Ad Hoc Baroque. Marcel Raymaekers’ Salvage Architecture in Postwar Belgium

50,00  inkl. MwSt.

Rotor – Arne Vande Capelle, Stijn Colon, Lionel Devlieger and James Westcott.

196 pages
21 × 30 cm
Design: Casier/Fieuws
Rotor, Brussels
2023, 1st edition

ISBN 978-94-6477-665-2

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»[Raymaekers’] Wertschätzung des Vorhandenen, die fast schon anarchische Art und Weise des Bewahrens und Umnutzens kann als Inspiration dienen und innovative Wege zu einem stärker kreislauforientierten Bauen abseits von Regularien und bürokratischen Vorschriften aufzeigen.« — Diana Artus, BauNetz

Rotor – Arne Vande Capelle, Stijn Colon, Lionel Devlieger and James Westcott

With photographs by Anja Hellebaut and Anthony De Meyere.

Marcel Raymaekers was a household name in much of Belgium from the 1970s to the 90s. More than an architect – though technically he wasn’t qualified as one anyway – he concocted and sold dreams of nobility to Belgium’s growing middle class through his business empire Queen of the South, an implausible mix of antiques salvage yard and nightclub/restaurant/‘estaminet’/jazz venue. For nearly 50 years, Raymaekers bought and restored thousands of tons of antique building components and reused them in hundreds of buildings of his own design. These elements, without exception impressive in their craftsmanship and materiality, were – and still are – a testimony to past material cultures and the staggering amountof buildings demolished in Belgium since the end of the Second World War.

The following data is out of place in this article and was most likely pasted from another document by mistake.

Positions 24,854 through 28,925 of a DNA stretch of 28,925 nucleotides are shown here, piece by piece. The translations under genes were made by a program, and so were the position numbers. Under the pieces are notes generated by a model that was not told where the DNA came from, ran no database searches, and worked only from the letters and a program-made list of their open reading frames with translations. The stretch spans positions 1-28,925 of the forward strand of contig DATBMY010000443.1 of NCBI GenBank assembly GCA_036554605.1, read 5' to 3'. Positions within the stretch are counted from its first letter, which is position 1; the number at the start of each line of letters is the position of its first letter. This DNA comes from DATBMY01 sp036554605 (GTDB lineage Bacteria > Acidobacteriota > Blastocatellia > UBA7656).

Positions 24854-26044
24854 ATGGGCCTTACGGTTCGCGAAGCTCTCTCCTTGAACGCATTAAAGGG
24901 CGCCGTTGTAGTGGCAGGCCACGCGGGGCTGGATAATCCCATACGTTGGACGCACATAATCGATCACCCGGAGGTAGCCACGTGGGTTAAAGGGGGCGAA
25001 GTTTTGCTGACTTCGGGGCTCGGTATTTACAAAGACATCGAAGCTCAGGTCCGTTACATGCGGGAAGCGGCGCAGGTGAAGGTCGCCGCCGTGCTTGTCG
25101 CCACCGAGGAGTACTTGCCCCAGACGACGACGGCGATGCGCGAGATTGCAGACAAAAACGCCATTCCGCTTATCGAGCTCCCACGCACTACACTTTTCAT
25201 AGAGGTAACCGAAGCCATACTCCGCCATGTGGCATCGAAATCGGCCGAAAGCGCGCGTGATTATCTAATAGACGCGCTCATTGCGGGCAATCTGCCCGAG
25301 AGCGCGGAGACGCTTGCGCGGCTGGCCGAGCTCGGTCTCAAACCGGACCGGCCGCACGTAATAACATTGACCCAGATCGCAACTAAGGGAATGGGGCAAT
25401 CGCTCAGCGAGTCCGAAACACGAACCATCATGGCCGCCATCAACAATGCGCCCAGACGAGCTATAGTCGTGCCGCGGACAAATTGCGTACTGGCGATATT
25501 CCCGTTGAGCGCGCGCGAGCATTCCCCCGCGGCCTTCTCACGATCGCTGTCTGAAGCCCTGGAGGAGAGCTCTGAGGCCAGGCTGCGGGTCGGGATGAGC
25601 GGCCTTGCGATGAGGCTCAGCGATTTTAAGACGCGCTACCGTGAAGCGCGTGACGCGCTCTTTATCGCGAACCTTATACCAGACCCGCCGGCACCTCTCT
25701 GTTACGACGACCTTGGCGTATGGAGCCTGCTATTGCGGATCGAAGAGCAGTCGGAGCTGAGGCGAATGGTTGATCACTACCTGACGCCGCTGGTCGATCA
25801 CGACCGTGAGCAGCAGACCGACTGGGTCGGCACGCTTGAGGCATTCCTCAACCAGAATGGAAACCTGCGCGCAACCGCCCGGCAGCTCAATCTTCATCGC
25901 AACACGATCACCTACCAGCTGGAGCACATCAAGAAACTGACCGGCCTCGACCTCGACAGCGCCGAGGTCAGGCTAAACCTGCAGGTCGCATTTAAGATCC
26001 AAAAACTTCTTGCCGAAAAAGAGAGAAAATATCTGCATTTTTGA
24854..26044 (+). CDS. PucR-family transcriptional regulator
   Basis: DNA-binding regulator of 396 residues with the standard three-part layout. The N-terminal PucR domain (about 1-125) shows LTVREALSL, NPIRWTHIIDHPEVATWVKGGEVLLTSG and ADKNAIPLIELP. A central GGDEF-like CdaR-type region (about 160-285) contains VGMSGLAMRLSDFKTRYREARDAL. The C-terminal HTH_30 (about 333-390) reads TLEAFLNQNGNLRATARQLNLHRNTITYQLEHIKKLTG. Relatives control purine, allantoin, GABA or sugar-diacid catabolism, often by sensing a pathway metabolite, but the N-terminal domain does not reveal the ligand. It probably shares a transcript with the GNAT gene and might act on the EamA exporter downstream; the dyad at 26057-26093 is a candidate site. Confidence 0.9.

Raymaekers didn’t keep an archive, provided his design services “for free” when selling old materials, and most transactions happened under the radar. Nevertheless, the œuvre he was able to assemble, and the way he did it, reveals an alternative architectural history of postwar Belgium, and offers glimpses of how design, construction, and labor might have to change to become more circular in the future.

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